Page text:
The Doors - The Soft Parade


Label:

Analogue Productions

Genre:

Pop/Rock

Product No.:
CAPP 75005 SA
Availability:
In Stock
Category:

Hybrid Multichannel SACD



Hybrid Multichannel SACD  


Please note: Individual Doors titles are not numbered. Only the Infinite 45 RPM LP and SACD box sets are numbered, and limited to 2,500 copies.

Mastered by Doug Sax and overseen by Bruce Botnick, The Doors producer/engineer

Hybrid Multichannel SACD

Part of The Doors reissue series proudly presented by Analogue Productions

The surround sound program on the Doors SACDs comes from the original 96K, 24-bit files mixed and mastered by Bruce Botnick for the DVD Audio Doors/Perception release. Those mixes were made from the original one-inch, eight track, 15 i.p.s. analog master tapes. For the SACDs, the mixes were then up-sampled without filters to DSD using the Weiss Saracon format converter and authored by Gus Skinas at the Super Audio Center.

About Soft ParadeRolling Stone described two songs written by guitarist Robby Krieger, “Touch Me” and “Follow Me Down” as horn-string showpieces for the resonant baritone of Jim Morrison.

Described as among the cleanest, most solid and, above all, most recognizable sounds in rock, the distinctive Doors’ sound was no doubt due to the Morrison power, but the other Doors were equally responsible. Ray Manzarek brought virtuosic keyboard tapestries, Krieger gritty, expressive fretwork, and Densmore dynamically rich percussion grooves. 

Half of the songs on Soft Parade, The Doors’ fourth LP, were written by Morrison and the other half by guitarist Krieger. “Touch Me” became one of The Doors’ most popular singles. Released as a single in December 1968, the song reached No. 3 on the Billboard Hot 100 and No. 1 in the Cashbox Top 100 in early 1969. It was the band’s third American No. 1 single.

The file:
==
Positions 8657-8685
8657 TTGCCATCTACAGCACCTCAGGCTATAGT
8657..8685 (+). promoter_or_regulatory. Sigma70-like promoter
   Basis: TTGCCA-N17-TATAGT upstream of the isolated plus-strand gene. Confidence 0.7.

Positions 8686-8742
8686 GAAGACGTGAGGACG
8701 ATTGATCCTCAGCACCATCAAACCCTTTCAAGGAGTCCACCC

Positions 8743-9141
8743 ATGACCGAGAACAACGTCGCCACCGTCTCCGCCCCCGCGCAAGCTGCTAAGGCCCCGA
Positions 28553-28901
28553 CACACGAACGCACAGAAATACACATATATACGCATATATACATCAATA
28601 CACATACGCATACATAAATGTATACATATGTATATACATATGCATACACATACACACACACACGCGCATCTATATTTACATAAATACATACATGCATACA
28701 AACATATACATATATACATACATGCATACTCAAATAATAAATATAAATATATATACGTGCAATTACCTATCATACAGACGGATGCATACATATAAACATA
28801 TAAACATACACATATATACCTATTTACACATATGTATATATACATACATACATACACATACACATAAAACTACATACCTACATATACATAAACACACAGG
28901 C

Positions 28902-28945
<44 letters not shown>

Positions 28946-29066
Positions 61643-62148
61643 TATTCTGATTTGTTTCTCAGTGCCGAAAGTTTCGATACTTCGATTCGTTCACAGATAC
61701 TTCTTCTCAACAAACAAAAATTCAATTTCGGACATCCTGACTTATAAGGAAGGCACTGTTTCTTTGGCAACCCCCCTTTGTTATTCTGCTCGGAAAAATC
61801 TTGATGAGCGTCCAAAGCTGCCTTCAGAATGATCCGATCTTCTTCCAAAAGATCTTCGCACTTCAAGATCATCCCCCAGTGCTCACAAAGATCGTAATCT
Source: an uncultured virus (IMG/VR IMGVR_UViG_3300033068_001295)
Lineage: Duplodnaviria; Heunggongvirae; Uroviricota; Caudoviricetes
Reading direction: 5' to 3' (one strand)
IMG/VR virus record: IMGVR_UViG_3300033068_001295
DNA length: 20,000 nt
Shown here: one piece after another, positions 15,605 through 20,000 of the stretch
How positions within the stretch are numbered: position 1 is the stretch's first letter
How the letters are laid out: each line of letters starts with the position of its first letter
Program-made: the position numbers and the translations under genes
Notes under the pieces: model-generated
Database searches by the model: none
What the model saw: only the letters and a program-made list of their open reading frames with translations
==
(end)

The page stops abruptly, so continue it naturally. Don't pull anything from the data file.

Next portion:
Analogue Productions and Quality Record Pressings are proud to announce that six studio LP titles — The Doors, Strange Days,Waiting For The Sun, Soft Parade, Morrison Hotel and L.A. Woman —  are featured on 200-gram vinyl, pressed at 45 rpm. All six titles are also available on Hybrid Multichannel SACD! All were cut from the original analog masters by Doug Sax, with the exception of The Doors, which was made from the best tape copy.

This is no time to wallow in the mire. The Doors are on Analogue Productions!

Originally released in 1968.

Ray Manzarek, keyboards

Jim Morrison, vocals

John Densmore, drums

Robby Krieger, guitar

Technical notes about the recording process by Doors producer/engineer Bruce Botnick:

"Throughout the record history of the Doors, the goal between Paul Rothchild and myself was to be invisible, as the Doors were the songwriters and performers. Our duty was to capture them in the recorded medium without bringing attention to ourselves. Of course, the Doors were very successful, and Paul and I did receive some acclaim, which we did appreciate.

"If you listen to all the Doors albums, no attempt was made to create sounds that weren't generated by the Doors, except for the Moog Synthesizer on Strange Days, although that was played live in the mix by Jim, but that's another story. The equipment used was very basic, mostly tube consoles and microphones. Telefunken U47, Sony C37A, Shure 56. The echo used was from real acoustic echo chambers and EMT plate reverb units. In those days, we didn't have plug-ins or anything beyond an analogue eight-track machine. All the studios that we used, except for Elektra West, had three Altec Lansing 604E loudspeakers, as that was the standard in the industry, three-track. On EKS-74007, The Doors, we used four-track Ampex recorders and on the subsequent albums, 3M 56 eight-tracks. Dolby noise reduction units were used on two albums, Waiting For The Sun and The Soft Parade. Everything was analogue, digital was just a word. We didn't use fuzz tone or other units like that but created the sounds organically, i.e. the massive dual guitar solo on "When The Music's Over," which was created by feeding the output of one microphone preamp into another and adjusting the level to create the distortion. The tubes were glowing and lit up the control room.

"When mastering for the 45-RPM vinyl release, we were successfully able to bake the original master tapes and play them to cut the lacquer masters."

- Bruce Botnick, July 2012



Click here to read a 1997 interview in The Tracking Angle with Doors producer/engineer Bruce Botnick.

 

 



1. Tell All The People
2. Touch Me
3. Shaman's Blues
4. Do It
5. Easy Ride
6. Wild Child
7. Runnin' Blue
8. Wishful Sinful
9. The Soft Parade

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